With the necessary infrastructure in place, attracting the best and brightest medical professionals and enticing them to relocate to Dubai has also been crucial in growing the sector. Since the beginning of 2021, the DHA’s Health Regulation Sector has received nearly 6,700 new requests for a DHA healthcare professional licence, bringing the Emirate’s total to around 39,000 (Dubai also has the highest number of plastic surgeons per capita, eclipsing Brazil, which used to be the global leader). But with so many clinics already in existence, regulation and setting of standards have been fundamental to Dubai’s success. “Setting up a clinic in Dubai is governed by strict rules and continuous monitoring by the DHA to ensure an excellent standard of practice, so it is not that easy to open a clinic. Even if you are able to open, to maintain the high level of standards to remain open is an arduous task and requires you to be consistently at the top of your profession,” explains Dr Dany Kayle, owner of Dr Kayle Aesthetic Clinic. Having been in practice in the UAE for over 20 years, Dr Kayle has built a reputation with his patients, who travel all over the world for cosmetic surgery, dermatology and skincare, and he welcomes growth in the sector. “It is the ideal city, where everything is built with perfection as the fundamental target. This makes Dubai attractive to the best in each profession, medicine being one of them – and if the best doctors are here, then consequently, patients will follow,” he explains. “Competition is always there, but for us, we view it as being present to push us to excel further.”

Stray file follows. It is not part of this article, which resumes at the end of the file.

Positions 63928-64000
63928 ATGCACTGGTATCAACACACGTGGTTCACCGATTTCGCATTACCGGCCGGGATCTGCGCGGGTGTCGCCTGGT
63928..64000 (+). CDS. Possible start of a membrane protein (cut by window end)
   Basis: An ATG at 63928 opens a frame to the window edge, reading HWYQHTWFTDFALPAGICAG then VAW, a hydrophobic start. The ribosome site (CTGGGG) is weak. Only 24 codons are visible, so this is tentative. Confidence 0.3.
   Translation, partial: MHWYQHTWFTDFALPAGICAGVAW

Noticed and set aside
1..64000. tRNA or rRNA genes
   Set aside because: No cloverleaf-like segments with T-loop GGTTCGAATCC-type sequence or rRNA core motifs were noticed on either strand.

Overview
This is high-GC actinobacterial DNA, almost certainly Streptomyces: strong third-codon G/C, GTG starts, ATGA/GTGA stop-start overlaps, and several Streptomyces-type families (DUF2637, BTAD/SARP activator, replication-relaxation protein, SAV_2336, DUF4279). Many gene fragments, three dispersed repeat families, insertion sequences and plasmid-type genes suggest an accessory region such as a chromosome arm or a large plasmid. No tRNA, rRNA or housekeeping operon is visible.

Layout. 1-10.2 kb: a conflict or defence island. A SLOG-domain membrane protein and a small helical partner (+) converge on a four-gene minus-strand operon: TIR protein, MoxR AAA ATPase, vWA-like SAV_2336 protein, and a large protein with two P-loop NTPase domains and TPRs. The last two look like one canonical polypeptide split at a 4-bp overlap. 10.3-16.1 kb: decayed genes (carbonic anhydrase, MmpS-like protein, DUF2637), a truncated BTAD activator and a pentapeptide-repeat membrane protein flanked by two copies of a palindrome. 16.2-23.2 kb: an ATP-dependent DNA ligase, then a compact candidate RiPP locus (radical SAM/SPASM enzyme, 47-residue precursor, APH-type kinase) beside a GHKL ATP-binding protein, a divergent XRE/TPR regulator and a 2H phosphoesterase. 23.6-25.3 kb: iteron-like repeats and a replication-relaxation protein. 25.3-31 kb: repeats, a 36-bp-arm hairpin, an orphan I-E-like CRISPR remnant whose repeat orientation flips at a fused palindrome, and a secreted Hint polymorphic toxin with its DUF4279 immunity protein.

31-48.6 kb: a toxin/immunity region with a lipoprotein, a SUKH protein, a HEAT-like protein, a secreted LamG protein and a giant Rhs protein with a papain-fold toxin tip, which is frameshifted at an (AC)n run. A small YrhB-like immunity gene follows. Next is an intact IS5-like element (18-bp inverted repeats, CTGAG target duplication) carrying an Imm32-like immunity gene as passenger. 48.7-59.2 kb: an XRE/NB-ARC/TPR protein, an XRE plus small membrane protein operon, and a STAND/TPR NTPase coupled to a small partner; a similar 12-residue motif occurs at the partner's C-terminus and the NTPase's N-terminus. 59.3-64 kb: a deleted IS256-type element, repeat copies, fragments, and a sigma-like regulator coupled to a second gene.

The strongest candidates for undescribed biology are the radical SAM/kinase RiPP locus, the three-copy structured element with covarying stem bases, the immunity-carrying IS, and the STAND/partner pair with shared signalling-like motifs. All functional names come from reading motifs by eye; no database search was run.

It was the quality of life Dubai has to offer that lured Dr Peter Loizou, a consultant ear, nose and throat (ENT) specialist, head and neck surgeon and facial plastic surgeon to King’s College Hospital, from London. “I was working, my wife was working; we never saw our daughter and it was a bit of a rat race, in a sense,” he says. “[In Dubai] I have more autonomy and it makes more financial sense as it’s tax-free and surgeons are generally paid more.” Despite arriving in February 2020, just weeks before the pandemic took hold, Dr Loizou says cosmetic surgery is “booming”. He explains, “Here the patient demographic is different and is much younger. People are not only doing it for ageing in their sixties, they’re also doing it in their twenties and thirties. It’s more accepted and there’s less of a taboo around it. People are spending more money and investing more in their image and I think there’s a number of reasons for that, social media being one of them, but keeping up with the Joneses is the other one. Dubai does attract young people who are attracted to the glitz and the glamour. As long as you’re choosing your healthcare provider in a well-informed manner, you’ll get good treatment.”